As you end a marriage, you need to be careful with divorce debt liability. This isn’t just in acrimonious or hostile proceedings either. Even a mistake by a well-meaning party can put the other at risk. It’s crucial to have a plan for who is responsible for debt after a divorce and to split the debt and assets in ways that both parties can agree to.
Credit card companies, banks, and other lenders are not bound by divorce decrees. If you jointly accrued debt, you can’t necessarily expect your creditors to adjust accordingly. Above all else, know this about joint debt: if your former partner fails to make a payment, defaults on a debt, or declares bankruptcy, the creditors can go after you for the tab.
This may seem unfair at a confusing time, but you aren’t alone in figuring this out. Your divorce lawyer should be familiar with circumstances of joint finances. Makes sure they know what you want and what the other party wants, and make sure they clearly communicate the negotiations to you. If you have a financial planner, they can help as well. If you don’t, credit counselors offer free services that can help you figure out these issues.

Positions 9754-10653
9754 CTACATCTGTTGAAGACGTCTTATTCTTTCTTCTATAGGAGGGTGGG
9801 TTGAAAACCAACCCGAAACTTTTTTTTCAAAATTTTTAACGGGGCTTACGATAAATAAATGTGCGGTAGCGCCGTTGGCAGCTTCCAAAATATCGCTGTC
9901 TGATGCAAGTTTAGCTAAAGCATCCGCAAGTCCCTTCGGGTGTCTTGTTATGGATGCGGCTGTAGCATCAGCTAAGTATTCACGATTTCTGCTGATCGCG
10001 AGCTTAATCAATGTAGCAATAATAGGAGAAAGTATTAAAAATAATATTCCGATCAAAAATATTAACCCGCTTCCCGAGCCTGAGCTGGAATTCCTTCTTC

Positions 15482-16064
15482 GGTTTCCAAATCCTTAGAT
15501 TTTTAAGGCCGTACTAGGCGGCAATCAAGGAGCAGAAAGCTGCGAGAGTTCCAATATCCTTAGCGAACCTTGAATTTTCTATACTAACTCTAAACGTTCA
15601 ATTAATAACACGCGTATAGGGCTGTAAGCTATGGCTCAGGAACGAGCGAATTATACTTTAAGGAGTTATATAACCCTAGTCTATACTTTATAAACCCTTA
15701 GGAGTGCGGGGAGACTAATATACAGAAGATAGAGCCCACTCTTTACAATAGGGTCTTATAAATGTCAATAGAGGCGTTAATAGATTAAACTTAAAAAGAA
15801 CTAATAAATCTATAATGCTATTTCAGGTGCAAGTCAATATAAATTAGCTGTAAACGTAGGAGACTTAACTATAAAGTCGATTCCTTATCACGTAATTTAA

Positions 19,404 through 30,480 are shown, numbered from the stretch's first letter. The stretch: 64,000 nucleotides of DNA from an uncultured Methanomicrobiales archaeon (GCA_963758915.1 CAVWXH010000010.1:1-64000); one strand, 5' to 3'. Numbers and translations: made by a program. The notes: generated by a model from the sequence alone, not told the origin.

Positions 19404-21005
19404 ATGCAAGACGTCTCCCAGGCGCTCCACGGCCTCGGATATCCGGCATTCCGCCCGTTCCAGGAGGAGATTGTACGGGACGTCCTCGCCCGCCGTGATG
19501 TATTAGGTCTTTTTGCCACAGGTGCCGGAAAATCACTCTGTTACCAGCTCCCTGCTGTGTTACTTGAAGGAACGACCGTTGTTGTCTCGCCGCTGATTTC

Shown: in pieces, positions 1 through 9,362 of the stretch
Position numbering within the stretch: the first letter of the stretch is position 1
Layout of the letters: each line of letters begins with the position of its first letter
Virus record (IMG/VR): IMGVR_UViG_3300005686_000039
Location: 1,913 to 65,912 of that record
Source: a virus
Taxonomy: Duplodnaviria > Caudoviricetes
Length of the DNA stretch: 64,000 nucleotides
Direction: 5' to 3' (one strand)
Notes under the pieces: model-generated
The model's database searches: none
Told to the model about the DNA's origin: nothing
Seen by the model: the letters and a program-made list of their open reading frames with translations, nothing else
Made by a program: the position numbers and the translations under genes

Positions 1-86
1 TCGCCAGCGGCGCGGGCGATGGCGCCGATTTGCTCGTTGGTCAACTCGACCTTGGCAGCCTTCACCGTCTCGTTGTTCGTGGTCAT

There are a number of options as to how to handle this kind of debt. Paying off what you can together before the divorce can help you both feel like you’ve started your new chapter on the right foot. One good solution for what’s left is to divide the debt on joint credit cards and transfer your portion to an individual card.
You should also keep records of your purchases after divorce. Court documentation regarding joint debt can help you – don’t delay filing this information, it’s a priority.
If you cannot decide and reach an impasse regarding joint debt, consider a mediator. The question of who is responsible for debt after a divorce needs to be solved. Divorce debt liability is not an area you want to allow to get murky. These tips are just a start. You should prioritize joint debt as one of the first things you discuss in a divorce.